.......After K.'s encounter with Fraülein Bürstner, she manages to avoid him even though they live in the same apartment building. Whenever he knocks on her door, he receives no answer. Frustrated, he enters apartment but it is empty. He writes her letters, one to her apartment and one to her work address. She does not respond. Finally, her new roommate, Fräulein Montag acts as a go-between to tell K. that Bürstner does not wish to seek K. again. Bürstner's rejection of K. helps to develop the theme of K.'s isolation and alienation. (See Theme 3.)
Style and Content
One morning, when Gregor Samsa woke from troubled dreams, he found himself transformed in his bed into a horrible vermin. He lay on his armour-like back, and if he lifted his head a little he could see his brown belly, slightly domed and divided by arches into stiff sections. The bedding was hardly able to cover it and seemed ready to slide off any moment. His many legs, pitifully thin compared with the size of the rest of him, waved about helplessly as he looked.–(Wylie, David, translator. Project Gutenberg text.).......Gregor is like Joseph K. in that he wakes up one day to find himself in a predicament that was apparently not of his own making. And, like Joseph K., Gregor has no way to banish his predicament. In "The Metamorphosis," as in The Trial, Kafka's eccentric humor tempers the edge of the phantasmagoric circumstances in which the protagonist finds himself. For example, Samsa wonders whether he can make it to work walking on so many spindly legs. Kafka's ability to write humor into a ridiculously surreal story is a hallmark of his style.
.......Although Samsa's sister takes pity on him and feeds him, everyone else rejects him. As an outcast, he has only one future to look forward to: death. Both Gregor Samsa and Joseph K. are innocent victims of an uncaring society..Kafka and Expressionism
.......Franz Kafka is frequently identified with the early 20th Century expressionism. In literature, expressionism is a movement or writing technique in which a writer depicts a character’s feelings about a subject (or the writer’s own feelings about it) rather than the objective surface reality of the subject. A
writer, in effect, presents his interpretation of what he sees.
A goodly apple rotten at the heart:.......Expressionist writers often present the real world as bizarre, fantastic, and nightmarish because that is how they, or the characters in their works, see the world. Their distortions are the real world. Besides Kafka, writers who used expressionist techniques included James Joyce and Eugene O’Neill.
O, what a goodly outside falsehood hath!
(Antonio to Bassanio, Act I, Scene III, Lines 98-102)
Study Questions and Essay Topics
.......Franz Kafka was well primed to write a novel about an isolated individual. His father despised him, he never married, and he was a Jew at a time when anti-Semitism was gaining sway again in Europe.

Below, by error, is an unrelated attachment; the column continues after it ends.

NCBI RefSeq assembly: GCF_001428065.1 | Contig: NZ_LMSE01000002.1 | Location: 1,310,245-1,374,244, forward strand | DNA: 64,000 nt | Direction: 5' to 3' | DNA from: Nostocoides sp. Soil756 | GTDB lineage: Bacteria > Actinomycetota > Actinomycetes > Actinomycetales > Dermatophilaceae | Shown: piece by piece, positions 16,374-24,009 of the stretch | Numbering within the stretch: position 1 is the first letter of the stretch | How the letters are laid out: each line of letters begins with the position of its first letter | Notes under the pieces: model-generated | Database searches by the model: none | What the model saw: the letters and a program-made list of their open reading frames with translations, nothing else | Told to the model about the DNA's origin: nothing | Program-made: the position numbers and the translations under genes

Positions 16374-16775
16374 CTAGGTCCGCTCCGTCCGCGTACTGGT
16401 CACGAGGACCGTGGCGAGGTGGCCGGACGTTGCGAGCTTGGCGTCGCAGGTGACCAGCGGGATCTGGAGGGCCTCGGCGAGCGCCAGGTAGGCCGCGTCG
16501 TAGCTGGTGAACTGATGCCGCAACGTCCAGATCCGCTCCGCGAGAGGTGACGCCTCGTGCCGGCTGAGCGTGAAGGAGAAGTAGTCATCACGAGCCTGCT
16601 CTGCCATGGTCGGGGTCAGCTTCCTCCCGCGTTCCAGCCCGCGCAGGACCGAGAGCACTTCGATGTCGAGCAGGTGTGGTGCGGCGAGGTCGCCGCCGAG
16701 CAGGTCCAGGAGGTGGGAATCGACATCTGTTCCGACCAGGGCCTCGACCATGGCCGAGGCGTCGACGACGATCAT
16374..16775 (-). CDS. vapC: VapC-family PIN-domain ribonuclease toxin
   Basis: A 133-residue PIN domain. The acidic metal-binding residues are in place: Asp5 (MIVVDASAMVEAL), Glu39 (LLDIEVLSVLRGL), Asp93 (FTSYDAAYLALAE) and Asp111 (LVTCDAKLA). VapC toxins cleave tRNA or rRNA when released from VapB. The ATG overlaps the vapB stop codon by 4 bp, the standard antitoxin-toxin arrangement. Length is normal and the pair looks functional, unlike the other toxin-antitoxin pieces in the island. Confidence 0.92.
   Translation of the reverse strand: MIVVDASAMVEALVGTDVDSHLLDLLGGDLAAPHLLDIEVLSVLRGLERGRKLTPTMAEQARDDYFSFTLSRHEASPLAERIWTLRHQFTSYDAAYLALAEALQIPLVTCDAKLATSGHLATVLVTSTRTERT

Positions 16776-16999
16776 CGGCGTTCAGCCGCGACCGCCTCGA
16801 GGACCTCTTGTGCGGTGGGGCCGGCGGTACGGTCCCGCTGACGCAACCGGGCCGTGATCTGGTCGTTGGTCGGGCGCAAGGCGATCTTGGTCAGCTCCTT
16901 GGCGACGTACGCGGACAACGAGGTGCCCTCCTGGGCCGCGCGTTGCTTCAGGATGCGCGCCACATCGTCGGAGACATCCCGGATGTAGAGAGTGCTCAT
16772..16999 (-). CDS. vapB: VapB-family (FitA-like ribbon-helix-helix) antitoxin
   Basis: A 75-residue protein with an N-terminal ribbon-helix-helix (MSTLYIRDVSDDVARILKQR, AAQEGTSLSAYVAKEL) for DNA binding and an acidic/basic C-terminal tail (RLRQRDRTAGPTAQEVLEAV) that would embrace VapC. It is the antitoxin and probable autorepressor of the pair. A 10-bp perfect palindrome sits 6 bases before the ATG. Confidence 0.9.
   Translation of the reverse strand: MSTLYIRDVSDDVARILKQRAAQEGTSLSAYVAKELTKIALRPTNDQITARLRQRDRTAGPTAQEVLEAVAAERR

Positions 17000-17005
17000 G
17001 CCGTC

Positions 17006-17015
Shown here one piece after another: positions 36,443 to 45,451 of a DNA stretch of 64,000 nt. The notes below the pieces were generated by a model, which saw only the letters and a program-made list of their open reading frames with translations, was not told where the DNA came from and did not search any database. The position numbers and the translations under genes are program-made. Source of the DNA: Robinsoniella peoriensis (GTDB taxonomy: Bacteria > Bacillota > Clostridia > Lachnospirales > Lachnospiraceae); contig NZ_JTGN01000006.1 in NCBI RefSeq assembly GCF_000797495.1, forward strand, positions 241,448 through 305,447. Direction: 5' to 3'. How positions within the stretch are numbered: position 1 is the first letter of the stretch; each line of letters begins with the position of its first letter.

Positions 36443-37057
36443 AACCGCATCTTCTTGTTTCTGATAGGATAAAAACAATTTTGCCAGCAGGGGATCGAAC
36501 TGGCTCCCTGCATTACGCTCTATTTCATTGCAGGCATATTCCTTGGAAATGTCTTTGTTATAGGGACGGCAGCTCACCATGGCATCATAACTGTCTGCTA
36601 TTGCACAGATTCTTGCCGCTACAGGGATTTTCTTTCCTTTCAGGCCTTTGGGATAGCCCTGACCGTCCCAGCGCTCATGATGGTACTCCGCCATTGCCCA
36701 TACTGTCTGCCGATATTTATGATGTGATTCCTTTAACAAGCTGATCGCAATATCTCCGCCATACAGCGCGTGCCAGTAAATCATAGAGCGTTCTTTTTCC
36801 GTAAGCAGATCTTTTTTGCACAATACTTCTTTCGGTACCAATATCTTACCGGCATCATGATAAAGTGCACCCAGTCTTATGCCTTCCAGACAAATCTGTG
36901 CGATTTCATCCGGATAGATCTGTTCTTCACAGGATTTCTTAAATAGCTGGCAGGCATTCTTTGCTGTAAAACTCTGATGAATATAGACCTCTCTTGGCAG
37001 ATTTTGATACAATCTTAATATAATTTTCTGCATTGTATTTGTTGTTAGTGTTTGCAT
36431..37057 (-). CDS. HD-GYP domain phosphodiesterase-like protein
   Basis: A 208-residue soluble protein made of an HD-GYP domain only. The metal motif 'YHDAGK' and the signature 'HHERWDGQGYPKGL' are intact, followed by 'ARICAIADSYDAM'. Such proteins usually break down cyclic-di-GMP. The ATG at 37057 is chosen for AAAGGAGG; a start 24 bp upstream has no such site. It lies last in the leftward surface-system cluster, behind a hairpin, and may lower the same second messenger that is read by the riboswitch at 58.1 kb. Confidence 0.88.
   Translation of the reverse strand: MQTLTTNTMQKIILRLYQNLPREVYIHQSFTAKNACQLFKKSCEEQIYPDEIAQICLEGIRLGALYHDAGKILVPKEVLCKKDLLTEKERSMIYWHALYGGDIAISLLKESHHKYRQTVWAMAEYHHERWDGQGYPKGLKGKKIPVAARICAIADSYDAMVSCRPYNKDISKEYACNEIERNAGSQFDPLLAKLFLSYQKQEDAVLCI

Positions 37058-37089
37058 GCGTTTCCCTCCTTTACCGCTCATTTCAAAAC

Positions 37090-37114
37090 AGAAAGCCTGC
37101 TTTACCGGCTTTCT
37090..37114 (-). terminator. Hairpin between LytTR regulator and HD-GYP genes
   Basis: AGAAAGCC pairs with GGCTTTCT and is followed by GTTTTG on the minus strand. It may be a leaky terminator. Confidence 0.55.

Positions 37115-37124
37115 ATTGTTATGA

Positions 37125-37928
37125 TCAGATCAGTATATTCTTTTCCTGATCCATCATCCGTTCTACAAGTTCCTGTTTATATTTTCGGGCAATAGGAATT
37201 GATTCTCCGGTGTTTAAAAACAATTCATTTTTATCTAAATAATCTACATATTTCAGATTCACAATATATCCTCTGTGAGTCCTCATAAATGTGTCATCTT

.......Kafka was born on July 3, 1883, in Prague (now part of the Czech Republic but then part of Austria-Hungry). When he was an adolescent, he was a good student, but he disliked the traditional, hidebound, authoritarian approach to education at his school, the Altstädter Staatsgymnasium. Although he later earned a law degree at the Charles University in Prague, he did not practice law but instead worked in Prague for an insurance company and then for an insurance institute. He found insurance work tedious. Nevertheless, he did his job well, earning the respect of colleagues, and remained an office worker until 1923, when he moved to Berlin to pursue writing. By then, however, he was suffering from tuberculosis and died the following year.
.......Throughout his life, he was never close to his parents, Hermann Kafka and Julie Löwy Kafka. His father, a successful merchant, was a tyrant who bullied Franz psychologically. In some ways, the court system in The Trial represents the negative influence of Hermann Kafka on his son. Although Kafka had relationships with several women, one to whom he was engaged, he never married. At the end of his life, Kafka was almost completely isolated–from his family, from a regular job and the companionship of co-workers, from the wife that he never had, and from anti-Semitic Germans whose language he wrote in. He tried desperately to find God—whom he regarded as an "indestructible" reality—but felt that God remained distant from him. He did have one close friend, however: Max Brod, an essay writer, drama critic, and novelist who published Kafka's works after he died even though Kafka had told him to destroy all of his manuscripts.
.......Among Franz Kafka's other works are Meditation (1913), The Judgment (1912), The Metamorphosis (1915), In the Penal Colony (1919), "A Hunger Artist" (1922), The Castle (1926), and Amerika (1927). He died on June 3, 1924, at Kierling, Austria. For a more detailed biography of Franz Kafka, click here.